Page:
(This Buffalo News column was first published on January 15, 1996.)
No winter hike is complete without sight of a dark bird suddenly plunging earthward from a high tree limb only to swing up at the last minute to alight against a nearby trunk. There it twists its head to call out a sharp note before returning its attention to its almost constant probing of bark for insects.
What we are seeing, most likely, is a downy or a hairy woodpecker. They are the commonest members of the family Picadae found in this area. Although several woodpecker species are permanent residents here, they are more noticeable in winter when they are easier to pick out among the bare branches.
What all our woodpeckers share is that upright posture on tree trunks, claws grasping bark and stiff tails providing additional support. (Only the easily distinguishable brown creeper also has these characteristics.) Woodpeckers use their heads as hammers and their bills as chisels to chip away wood and get at boring insects. They also often drum, striking a resonating surface rapidly to add a rolling sound. Apparently they do this simply to call attention to themselves, but their paradiddle on a metal roof or gutter can be very noisy and irritating. I heard one recently drum on a stop sign, and the alarm clock sound made me appreciate the complaints about woodpeckers that I occasionally receive.
This week I will briefly describe the nine woodpecker species that occur in this region and next week I will turn to their remarkable adaptations. The species are ordered from common to rare.
Downy and hairy woodpeckers are very similar. Their backs and heads are black flecked with white. Their breasts and bellies are white and there is a white line down the middle of their backs, yet their appearance is largely dark. Males have a small red spot on the back of the head that misleads some observers to identify them as red-headed woodpeckers. Females lack this spot.
Despite their many features in common, it is not difficult to tell them apart. The downy, our smallest woodpecker, is only slightly larger than a sparrow, the hairy half again as large. And the hairyıs bill is proportionally much larger, almost as long as the rest of its head.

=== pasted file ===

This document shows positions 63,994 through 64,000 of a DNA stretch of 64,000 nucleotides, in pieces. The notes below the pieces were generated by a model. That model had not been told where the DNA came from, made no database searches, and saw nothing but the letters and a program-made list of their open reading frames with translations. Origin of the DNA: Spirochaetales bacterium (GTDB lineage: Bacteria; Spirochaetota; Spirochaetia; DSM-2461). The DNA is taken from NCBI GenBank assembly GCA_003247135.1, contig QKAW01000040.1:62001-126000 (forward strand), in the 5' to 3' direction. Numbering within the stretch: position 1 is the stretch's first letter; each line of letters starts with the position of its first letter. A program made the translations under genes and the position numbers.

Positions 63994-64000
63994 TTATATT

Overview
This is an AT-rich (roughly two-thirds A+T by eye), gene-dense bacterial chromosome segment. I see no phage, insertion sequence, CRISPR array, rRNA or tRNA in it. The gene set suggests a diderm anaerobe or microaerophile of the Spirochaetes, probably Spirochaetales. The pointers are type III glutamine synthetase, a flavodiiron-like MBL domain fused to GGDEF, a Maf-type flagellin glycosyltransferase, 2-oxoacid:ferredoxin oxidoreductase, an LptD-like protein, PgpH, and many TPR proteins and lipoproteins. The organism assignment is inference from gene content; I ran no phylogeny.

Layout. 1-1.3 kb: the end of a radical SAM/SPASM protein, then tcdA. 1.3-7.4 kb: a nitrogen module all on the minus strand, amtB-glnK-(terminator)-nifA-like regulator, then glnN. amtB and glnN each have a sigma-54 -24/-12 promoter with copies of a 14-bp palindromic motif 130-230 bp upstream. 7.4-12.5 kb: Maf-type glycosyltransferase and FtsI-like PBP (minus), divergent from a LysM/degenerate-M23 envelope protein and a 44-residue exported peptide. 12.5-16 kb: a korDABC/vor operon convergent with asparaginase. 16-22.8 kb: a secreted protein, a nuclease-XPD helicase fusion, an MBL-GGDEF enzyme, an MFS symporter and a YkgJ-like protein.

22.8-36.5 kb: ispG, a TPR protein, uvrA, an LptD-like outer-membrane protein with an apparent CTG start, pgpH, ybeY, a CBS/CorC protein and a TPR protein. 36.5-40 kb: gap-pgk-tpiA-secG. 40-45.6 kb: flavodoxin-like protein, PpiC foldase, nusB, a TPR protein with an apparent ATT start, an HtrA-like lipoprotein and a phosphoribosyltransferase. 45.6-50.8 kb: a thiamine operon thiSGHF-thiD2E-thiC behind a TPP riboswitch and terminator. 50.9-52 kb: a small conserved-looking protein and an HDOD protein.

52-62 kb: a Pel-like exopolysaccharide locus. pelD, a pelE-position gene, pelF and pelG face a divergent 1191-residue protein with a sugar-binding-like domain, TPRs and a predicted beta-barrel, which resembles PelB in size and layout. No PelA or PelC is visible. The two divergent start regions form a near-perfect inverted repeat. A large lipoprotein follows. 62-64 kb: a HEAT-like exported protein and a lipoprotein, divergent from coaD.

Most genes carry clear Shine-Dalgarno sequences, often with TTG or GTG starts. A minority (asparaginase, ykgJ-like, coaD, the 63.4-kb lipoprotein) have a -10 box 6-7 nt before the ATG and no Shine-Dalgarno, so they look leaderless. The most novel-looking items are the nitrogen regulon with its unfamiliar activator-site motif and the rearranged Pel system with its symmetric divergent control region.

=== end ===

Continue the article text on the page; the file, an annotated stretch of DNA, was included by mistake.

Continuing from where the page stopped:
The Northern flicker is our only brown woodpecker. Most migrate but each winter a few tough it out here. Larger than jays, they have very distinctive markings, among them a black mustache and in flight a white rump patch. In summer they are often seen on the ground eating ants.
Red-bellied woodpeckers have extended their southern range and many now even winter here. The name is misleading as only malesı bellies show a pinkish cast. They appear to me like gray flickers with soft red cowls over the backs of their heads.
Yellow-bellied sapsuckers are beautifully patterned birds, but they are often mistaken for downy or hairy woodpeckers. Sapsucker foreheads are red, but an easier field mark is the large white bar on their wings.
No one could mistake the pileated woodpecker, crow-sized, mostly black, and with that Woody Woodpecker red crest. Nor is the red-headed woodpecker difficult to identify with its completely red head. The pileated is resident here; almost all red-heads migrate.
Rarest are the three-toed and black-backed woodpeckers. Both lack the fourth toe of their cousins. The size of a hairy woodpecker but darker appearing, the males show yellow caps. They are quiet, very tame, and often peeling bark to get at borers. If you come across either of these casual winter visitors from boreal bogs, contact local birders. Youıll find this information much appreciated.